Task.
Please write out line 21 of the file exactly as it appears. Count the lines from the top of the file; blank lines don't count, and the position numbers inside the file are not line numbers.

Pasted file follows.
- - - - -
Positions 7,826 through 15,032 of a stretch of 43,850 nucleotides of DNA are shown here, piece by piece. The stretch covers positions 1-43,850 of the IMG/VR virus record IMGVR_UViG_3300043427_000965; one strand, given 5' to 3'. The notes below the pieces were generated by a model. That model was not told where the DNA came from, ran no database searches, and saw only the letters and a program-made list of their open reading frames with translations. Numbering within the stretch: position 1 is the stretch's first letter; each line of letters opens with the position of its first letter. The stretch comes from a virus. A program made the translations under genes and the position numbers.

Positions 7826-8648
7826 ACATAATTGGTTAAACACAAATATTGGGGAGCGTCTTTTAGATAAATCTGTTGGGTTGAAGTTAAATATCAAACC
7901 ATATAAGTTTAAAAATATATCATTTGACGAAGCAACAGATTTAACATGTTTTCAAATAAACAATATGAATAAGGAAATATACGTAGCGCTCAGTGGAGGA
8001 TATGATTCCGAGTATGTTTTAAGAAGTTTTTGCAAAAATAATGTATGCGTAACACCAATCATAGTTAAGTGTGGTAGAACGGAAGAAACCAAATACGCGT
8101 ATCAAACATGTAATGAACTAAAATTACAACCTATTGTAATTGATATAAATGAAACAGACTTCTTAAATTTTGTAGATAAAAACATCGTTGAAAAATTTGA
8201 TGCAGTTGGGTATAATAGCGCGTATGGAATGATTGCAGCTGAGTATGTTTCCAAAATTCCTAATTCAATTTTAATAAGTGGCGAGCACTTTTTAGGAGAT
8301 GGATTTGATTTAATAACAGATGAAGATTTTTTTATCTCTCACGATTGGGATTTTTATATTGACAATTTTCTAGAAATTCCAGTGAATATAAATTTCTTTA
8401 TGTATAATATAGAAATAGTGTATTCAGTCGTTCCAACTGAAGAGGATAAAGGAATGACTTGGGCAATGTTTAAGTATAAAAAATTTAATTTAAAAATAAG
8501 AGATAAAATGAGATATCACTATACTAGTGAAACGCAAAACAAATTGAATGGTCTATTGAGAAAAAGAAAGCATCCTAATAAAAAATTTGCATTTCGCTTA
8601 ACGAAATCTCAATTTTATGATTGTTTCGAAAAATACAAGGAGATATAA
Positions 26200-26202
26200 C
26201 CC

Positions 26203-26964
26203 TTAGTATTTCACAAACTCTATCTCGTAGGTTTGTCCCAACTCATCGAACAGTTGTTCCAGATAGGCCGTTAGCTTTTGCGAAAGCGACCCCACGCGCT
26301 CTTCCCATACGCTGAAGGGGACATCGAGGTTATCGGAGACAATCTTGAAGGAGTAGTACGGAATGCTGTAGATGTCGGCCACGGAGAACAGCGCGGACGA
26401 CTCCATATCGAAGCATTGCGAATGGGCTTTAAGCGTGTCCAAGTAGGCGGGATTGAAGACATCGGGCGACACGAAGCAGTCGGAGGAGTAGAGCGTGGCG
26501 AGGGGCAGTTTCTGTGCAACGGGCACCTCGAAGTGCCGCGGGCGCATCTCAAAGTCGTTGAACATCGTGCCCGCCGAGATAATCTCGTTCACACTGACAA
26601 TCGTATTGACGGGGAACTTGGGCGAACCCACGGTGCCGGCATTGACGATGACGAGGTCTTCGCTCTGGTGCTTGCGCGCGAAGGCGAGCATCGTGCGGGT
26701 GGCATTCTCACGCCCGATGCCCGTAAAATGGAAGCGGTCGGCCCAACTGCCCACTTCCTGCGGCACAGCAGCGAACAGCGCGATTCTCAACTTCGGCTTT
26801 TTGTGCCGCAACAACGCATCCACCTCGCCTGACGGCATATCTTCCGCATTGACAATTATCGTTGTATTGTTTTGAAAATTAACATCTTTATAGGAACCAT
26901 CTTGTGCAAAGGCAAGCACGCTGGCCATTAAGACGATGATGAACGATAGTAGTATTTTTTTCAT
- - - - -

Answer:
26701 GGCATTCTCACGCCCGATGCCCGTAAAATGGAAGCGGTCGGCCCAACTGCCCACTTCCTGCGGCACAGCAGCGAACAGCGCGATTCTCAACTTCGGCTTT